Brexit: UK pushing ‘politicisation of the issue’ says Zuleeg
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Boris Johnson and Foreign Secretary Liz Truss remain embroiled in negotiations with the EU as they pursue their ideal Brexit. Over the last few months, the pair have hit numerous snags with bloc officials over several issues, with little noteworthy process. Express.co.uk has identified the key sticking points and potential consequences for millions of people living in the UK and EU nations.
The Northern Ireland Protocol
The most pertinent issue facing diplomats on both sides of the English Channel is the Northern Ireland Protocol, which binds goods destined for the country to Single Market regulations.
Officials designed the protocol to navigate the differing trade rules on either side of the north-south divide.
The protocol’s Irish Sea dividing line has become a point of significant contention for the unionist-based Conservative Party and Northern Ireland’s ex-largest Democratic Unionist Party (DUP).
They have called on the EU to alter rules governing goods transportation by creating distinct paths for goods bound to Ireland and those staying within the UK.
Under the proposals, products bound for Northern Ireland from mainland Britain would only have to adhere to British standards.
Those destined for the Republic of Ireland would need to comply with the EU’s rules and regulations.
The bloc proposed plans that would cut checks by 80 percent and relax other rules, but the UK has rejected them.
The Government has also called for the EU to rescind the European Courts of Justice (ECJ) role as an ultimate dispute arbiter.
With no resolution in sight, the Government is now preparing to unilaterally rewrite parts of the protocol.
Ministers have proposed legislation that would change aspects of the agreement without the EU’s agreement.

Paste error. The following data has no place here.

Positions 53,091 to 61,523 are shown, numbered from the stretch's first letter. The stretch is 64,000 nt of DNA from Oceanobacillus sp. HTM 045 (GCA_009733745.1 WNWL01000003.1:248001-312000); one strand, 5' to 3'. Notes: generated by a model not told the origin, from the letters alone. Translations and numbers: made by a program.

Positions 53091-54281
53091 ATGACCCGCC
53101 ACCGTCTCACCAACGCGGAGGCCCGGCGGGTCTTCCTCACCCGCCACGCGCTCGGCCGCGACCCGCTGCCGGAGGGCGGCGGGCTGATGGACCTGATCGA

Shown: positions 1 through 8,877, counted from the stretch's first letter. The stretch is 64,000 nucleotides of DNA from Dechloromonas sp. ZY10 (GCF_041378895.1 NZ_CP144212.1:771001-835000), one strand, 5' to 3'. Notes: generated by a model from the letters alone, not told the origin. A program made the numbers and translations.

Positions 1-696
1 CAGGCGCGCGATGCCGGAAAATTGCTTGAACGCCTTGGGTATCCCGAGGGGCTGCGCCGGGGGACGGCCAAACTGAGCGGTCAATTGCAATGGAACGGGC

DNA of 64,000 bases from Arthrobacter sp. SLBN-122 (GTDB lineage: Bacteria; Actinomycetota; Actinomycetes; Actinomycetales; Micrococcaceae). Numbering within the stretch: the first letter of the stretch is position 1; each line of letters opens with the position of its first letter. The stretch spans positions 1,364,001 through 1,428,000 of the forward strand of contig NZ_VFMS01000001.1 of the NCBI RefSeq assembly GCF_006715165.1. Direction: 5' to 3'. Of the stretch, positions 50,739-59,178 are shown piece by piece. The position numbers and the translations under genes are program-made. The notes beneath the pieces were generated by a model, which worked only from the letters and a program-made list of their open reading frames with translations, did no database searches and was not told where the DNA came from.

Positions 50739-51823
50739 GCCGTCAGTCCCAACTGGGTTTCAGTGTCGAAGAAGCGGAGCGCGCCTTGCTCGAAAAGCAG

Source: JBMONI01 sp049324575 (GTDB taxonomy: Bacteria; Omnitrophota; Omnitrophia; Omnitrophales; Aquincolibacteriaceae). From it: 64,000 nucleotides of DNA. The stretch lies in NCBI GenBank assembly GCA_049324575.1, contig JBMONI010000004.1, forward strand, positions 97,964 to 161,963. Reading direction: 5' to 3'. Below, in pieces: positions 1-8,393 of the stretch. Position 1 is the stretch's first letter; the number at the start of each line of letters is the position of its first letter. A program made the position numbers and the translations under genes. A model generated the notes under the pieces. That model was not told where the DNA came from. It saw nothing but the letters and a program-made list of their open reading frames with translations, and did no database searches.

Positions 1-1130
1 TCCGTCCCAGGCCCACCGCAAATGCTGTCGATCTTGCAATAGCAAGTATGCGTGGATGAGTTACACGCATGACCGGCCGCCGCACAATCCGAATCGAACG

Ms Truss will likely seek to publish draft laws laying the groundwork for these efforts before summer should negotiations fail.
Lorry border checks
One significant issue impeding the smoothness of the final Brexit framework is checks for lorries preparing to cross the English Channel.
Disaster relief charity RE:ACT Disaster Response, which works in war-torn countries, has signed a deal with Kent County Council to aid lorry drivers stuck in miles-long queues as they head for the Port of Dover.
The truckers had little access to toilets, food or drink on the M20 and M2, with gridlock expected to continue for nearly two months.
Kent County Council said the issue was of “extreme urgency” as it awarded the emergency contract.
Recent research from York University has found that the Government has struggled to deliver for the fishing industry.
Despite forming a central pillar of the Brexit campaign, a study conducted by the university and its colleagues at the University of Lincoln, ABPmer marine consultancy, and New Economics Foundation found it faces new challenges.
Dr Bryce Stewart from York’s Department of Environment and Geography said: “Most of the significant increases in catch quotas are for just a few fisheries such as western mackerel and North Sea sole and herring.
“Most fishermen, particularly those in small boats, have seen few if any benefits, so due to new challenges around trade are likely to be worse off.”
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